Registered Dietitian Crystal MacGregor explains why food makes you feel happy – including why sick people crave chicken noodle soup, why emotional eaters are hooked on certain foods, and why people love comfort food.
“Different types of food makes men and women feel happy in different ways,” says MacGregor. “Women preferred snack-related foods such as chocolate and candy, while men preferred meal-related foods such as pizza, pasta and steak.”
For more info on how and why food makes you happy, read The Food-Mood Solution: All-Natural Ways to Banish Anxiety, Depression, Anger, Stress, Overeating, and Drug and Alcohol Problems – and Feel Good Again by Jack Challem and Melvyn Werbach.
And, read on for MacGregor’s tips on foods that make you feel happy…
Why Food Makes You Feel Happy
Ever wonder why you crave chicken noodle soup when you’re sick, Shepherd’s pie just like mom makes, or the cookies grandma made when you were sad? It’s because those comfort foods reminds you of happier days by evoking positive memories.
A 2006 study led by Dr. Brian Wansink of Cornell University showed that the happy feelings evoked by comfort foods drive people to eat certain foods. He also found that potato chips, ice cream and cookies ranked in the top three “comfort food” choices. These foods are nurturing – but not necessarily nutritious.
How Nutritional Deficiencies Affect Your Mood
Even marginal deficiencies in some vitamins and minerals have been associated with irritability, depression and mood changes. Neurotransmitters have a role in regulating our behavior and can be affected by what we eat. We can choose foods to boost the levels of neurotransmitters in our brains.
To boost your mood and feel happy, make sure you’re getting adequate B vitamins in your diet. Folate assists with the brain’s ability to produce neurotransmitters, and Vitamin B6 forms important enzymes needed in the brain, which change tryptophan into serotonin and provides the “happy feeling.”
To increase Vitamin B6, add a banana to your morning cereal, or a baked potato and chicken for dinner. For folate, eat foods such as spinach in a salad, orange juice at breakfast, whole grain sandwich at lunch, or beans in chili for dinner.
If you’re struggling with depression, read Natural Treatments for Depression.
How Food With Omega-3′s Make You Feel Happy
Another food that makes you feel happy is anything with omega-3′s and fatty acids. One study showed that of 3000 Finnish adults, those with fewest amounts of fish in their diet were more likely to be depressed. Eat fatty fish, such as salmon or tuna, at least twice weekly. Try fish tacos, grilled fish on a garden fresh salad, or canned light tuna sandwich for lunch. If you don’t like fish, try adding ground flax meal to your morning cereal, omega-3 rich eggs in an omelet, walnuts on a salad or tofu in a stir-fry.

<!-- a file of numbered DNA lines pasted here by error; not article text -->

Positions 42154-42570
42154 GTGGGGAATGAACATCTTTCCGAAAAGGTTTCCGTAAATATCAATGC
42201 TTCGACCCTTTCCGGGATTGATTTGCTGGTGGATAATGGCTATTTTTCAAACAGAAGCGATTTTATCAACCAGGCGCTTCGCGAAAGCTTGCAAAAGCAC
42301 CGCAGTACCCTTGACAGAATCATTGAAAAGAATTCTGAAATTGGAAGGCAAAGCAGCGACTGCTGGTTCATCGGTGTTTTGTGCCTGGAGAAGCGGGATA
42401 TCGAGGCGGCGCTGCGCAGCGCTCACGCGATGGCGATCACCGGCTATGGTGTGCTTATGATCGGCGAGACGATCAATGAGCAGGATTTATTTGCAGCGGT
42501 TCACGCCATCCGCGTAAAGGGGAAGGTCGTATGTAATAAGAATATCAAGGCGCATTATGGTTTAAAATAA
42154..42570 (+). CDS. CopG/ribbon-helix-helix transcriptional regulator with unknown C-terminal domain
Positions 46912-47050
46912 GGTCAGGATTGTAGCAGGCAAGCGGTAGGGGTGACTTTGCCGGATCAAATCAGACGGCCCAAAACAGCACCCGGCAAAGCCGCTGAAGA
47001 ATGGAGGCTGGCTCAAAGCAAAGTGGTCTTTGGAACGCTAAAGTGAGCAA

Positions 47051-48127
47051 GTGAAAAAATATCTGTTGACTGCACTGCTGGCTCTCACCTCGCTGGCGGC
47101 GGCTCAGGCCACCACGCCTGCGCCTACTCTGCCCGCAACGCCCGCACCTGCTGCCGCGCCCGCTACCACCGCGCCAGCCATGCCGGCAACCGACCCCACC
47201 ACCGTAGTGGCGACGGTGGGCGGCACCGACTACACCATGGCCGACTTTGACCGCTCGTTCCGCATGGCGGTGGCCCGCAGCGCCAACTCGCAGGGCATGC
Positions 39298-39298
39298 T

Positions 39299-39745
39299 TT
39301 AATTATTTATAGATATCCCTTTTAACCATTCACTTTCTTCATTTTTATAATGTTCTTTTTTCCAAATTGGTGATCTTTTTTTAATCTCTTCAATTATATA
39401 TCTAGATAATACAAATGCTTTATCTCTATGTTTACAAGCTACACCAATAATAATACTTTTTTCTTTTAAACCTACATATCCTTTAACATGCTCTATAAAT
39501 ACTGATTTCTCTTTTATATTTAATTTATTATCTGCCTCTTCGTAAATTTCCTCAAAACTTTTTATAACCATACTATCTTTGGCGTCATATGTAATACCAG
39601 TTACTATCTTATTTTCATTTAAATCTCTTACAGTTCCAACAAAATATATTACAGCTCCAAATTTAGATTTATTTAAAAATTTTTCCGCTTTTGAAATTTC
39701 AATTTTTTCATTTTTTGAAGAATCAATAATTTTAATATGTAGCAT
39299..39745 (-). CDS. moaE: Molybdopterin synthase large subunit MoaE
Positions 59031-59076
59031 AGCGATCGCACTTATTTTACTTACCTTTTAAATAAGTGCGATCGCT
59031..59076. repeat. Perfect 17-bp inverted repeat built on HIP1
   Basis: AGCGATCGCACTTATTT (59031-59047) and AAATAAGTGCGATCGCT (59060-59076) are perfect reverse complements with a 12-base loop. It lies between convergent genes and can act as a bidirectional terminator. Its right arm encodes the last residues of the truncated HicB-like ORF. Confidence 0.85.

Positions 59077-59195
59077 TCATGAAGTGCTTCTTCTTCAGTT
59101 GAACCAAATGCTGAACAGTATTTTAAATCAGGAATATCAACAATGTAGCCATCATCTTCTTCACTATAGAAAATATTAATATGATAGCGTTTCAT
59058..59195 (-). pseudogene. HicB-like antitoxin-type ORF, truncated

For more info, read Getting the Health Benefits of Omega-3 Fatty Acids and Fish Oils. (Note from Laurie: ever since I wrote an article on improving your brain health for Health magazine, I’ve been taking an omega-3 fish oil supplement every day! Click on the image for more info).
Eat Regularly to Stay Happy
Eating irregularly or changing your eating patterns drastically can alter your mood and make you feel less happy. Try to keep an even keel by eating food regularly throughout the day – at least every 4 hours. Enjoy whole grains – the healthy carbs – along with fresh fruits and vegetables for healthy pick-me-uppers, and enjoy fatty fish for omega-3′s weekly.
If you want to lose a few points, read What is More Important When You Want to Lose Weight – Exercise or Diet?
What have we missed? If you have any thoughts or questions on these foods that make you happy, please comment below!
Crystal MacGregor is the Manager of Research & Development at Epicure Selections on Vancouver Island, BC, and the co-author of A Healthier You: feel better in just 28 days!
I'm glad you're here! My name is Laurie Pawlik-Kienlen; my husband Bruce and I live in Vancouver, BC with our critters. We can't have kids, and are learning to accept whatever life brings - both good and bad. I have an MSW (Master of Social Work) from UBC, and degrees in Education and Psychology. I hope you say hello below - I can't give relationship advice, but writing can bring you clarity and insight.